on the right is the "dry" prairie.


A Bald Eagle makes a flyover.

We pass a pasture where Herons and Wood Storks are grazing with the cows.

And a couple of turkey vultures.

Then, we turn into the prairie.

A welcoming committee.

The road becomes a little moist. Tracks from various wildlife dot the path.  Deer, racoons, bobcat, the Swamp Buggy.

Our guide points out an area that was control burned. A process to help nature regrow the area. It's a natural process, but when storms don't create enough burn, the rangers assist.  This area was burned just three weeks ago and look at the growth already.

A meadow lark. A beneficiary of the burn.

Colorful flowers among the green and gold grasses.

Yellow Bachelor's Button


Leavansworth's Tickseed

It pays to ride the buggy.

A stop to stretch the legs and see fields of small flowers. And, look for tracks.

We're being observed.

Hiding along the road.  Some birds will hang around to the last minute, others fly before we get close.

And at the Seven Mile Slough you'll always see an alligator,

or two.

The sun is setting fast.  Heading home.

 A Crested Caracara tries to out run us.

Another sits on a post along the roadside.

 Late in the afternoon it is common to see snakes on the entrance road.  The air is cooling, but the gravel road retains heat.  And, food.  We came across a Black snake that had just caught dinner...a frog.

Besides the miles of hiking trails in the prairie there is a short hammock trail near the campground. Easy interesting hike. A good part of it is a seldom used service road.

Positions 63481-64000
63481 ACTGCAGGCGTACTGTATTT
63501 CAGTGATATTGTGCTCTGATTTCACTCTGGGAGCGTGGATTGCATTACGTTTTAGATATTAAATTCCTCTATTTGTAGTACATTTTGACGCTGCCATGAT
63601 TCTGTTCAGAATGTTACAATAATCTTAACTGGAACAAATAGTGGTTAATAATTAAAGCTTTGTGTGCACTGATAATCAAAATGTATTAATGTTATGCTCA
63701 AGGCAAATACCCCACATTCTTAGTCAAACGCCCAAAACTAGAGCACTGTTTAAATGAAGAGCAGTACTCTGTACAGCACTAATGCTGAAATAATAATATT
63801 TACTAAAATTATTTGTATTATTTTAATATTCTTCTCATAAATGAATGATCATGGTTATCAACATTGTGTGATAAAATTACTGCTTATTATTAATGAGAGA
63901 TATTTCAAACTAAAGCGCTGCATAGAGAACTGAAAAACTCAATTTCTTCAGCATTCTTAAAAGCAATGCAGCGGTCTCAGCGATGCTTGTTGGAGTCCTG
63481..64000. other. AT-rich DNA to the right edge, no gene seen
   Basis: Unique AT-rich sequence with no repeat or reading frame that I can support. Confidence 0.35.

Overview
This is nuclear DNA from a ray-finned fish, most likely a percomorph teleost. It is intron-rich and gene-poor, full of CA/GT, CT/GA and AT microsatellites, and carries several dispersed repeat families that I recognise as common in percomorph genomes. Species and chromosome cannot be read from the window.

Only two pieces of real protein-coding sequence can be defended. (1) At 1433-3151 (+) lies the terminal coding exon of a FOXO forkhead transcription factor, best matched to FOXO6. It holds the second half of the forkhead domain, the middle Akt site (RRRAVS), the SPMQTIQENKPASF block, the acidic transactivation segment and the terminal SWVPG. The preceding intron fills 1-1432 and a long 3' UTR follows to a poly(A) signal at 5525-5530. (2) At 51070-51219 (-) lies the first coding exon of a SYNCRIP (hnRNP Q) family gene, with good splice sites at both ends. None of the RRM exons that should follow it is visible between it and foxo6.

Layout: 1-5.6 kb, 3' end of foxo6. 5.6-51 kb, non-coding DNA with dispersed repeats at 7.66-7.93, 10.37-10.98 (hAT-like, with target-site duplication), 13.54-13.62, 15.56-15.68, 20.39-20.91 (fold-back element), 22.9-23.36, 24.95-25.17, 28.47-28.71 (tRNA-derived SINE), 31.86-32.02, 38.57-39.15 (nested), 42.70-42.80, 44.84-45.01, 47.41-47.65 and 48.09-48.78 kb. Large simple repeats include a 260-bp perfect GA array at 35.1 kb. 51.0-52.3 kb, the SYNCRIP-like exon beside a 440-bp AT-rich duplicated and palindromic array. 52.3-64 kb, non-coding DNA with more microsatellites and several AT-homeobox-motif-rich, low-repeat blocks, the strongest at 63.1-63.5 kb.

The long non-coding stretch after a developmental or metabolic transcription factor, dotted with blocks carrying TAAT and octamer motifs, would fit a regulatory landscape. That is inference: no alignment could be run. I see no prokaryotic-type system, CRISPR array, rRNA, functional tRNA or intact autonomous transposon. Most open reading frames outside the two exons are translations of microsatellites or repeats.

Interesting tree root system.

This is it from the side. Two trunks from one.
One of two bridges spanning a small creek.

Fully expected to see a gator or two in this mess, but none.  Today.

Some grasses.


A variety of hardwoods and palms in the hammock.

And, I ran across a half dozen deer in the middle of all this. Some skittish, some curious.

A White Peacock butterfly along the trail.

And, a Little Metalmark sipping nectar and pollenating.

We came here to relax.  You can do that in the campsite or a nice place is on the ranger station veranda. Complete with those comfortable Cracker Barrel style rockers.  Just sit and look out at the preserve waiting for wildlife to pass by.  Great staff here.

On the road between the ranger station and the equestrian loop a large gator named Stumpy hangs out in the marsh along side the road.  "Stumpy" because he lost part of his tail in a fight.  So, I suppose there is a gator larger than Stumpy out there somewhere.

Stumpy turns around to reveal his head.

A young deer waiting for my next move.

 The American Crows are huge here.

A bouquet amongst the grass.

Grabbing a leaf for dinner.

Ibis in the marsh by the ranger station.


A couple of Killdeer in the field.

And, this young deer curiously stalking them.  They would move, the deer would move. Finally they tired of the game and flew off.

Across from the ranger station is a mound built for astronomers and star-gazers. Water and electric supplied by the park for there motorized telescopes and such. Water for the human.  Ten stations in all. Nice job rangers.

The setting sun across the preserve.

 Good night.  What a visit.